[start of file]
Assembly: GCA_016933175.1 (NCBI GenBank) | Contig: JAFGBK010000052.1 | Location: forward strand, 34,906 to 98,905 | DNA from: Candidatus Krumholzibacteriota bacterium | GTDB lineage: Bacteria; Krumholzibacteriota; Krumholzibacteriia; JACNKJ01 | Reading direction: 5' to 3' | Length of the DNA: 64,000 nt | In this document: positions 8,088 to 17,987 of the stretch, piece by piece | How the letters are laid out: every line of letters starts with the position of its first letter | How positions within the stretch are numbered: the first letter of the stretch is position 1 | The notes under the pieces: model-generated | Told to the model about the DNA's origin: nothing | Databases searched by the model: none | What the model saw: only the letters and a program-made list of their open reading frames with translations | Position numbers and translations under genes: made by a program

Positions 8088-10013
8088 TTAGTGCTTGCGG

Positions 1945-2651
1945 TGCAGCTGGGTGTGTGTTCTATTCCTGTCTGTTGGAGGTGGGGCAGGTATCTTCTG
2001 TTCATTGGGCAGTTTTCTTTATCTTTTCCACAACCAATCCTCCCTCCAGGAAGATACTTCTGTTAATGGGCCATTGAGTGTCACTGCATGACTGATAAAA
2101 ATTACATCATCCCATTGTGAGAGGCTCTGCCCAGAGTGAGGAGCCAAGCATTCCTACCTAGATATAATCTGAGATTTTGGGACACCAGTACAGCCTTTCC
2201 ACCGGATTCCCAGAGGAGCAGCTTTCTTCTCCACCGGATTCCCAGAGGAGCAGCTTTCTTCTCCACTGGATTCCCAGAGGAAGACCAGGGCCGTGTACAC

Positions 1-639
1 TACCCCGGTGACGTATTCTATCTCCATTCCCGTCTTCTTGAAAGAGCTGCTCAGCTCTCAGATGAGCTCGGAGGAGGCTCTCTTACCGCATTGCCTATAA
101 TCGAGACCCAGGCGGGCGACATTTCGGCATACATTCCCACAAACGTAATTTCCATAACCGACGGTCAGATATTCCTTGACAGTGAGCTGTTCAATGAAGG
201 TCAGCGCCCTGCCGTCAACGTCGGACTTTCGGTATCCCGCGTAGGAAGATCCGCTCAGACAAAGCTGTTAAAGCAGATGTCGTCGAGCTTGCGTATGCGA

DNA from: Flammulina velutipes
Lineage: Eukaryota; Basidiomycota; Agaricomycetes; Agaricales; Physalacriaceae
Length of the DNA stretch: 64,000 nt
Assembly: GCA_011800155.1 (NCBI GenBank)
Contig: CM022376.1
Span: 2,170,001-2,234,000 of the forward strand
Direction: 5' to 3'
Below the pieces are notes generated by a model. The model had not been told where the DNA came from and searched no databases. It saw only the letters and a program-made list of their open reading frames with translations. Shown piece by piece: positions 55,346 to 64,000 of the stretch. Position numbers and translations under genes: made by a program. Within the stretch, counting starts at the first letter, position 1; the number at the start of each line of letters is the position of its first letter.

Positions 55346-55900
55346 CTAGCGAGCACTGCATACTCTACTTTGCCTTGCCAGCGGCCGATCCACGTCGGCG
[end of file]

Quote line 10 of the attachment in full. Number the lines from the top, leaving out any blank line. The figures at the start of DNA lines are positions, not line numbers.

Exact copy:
1 TACCCCGGTGACGTATTCTATCTCCATTCCCGTCTTCTTGAAAGAGCTGCTCAGCTCTCAGATGAGCTCGGAGGAGGCTCTCTTACCGCATTGCCTATAA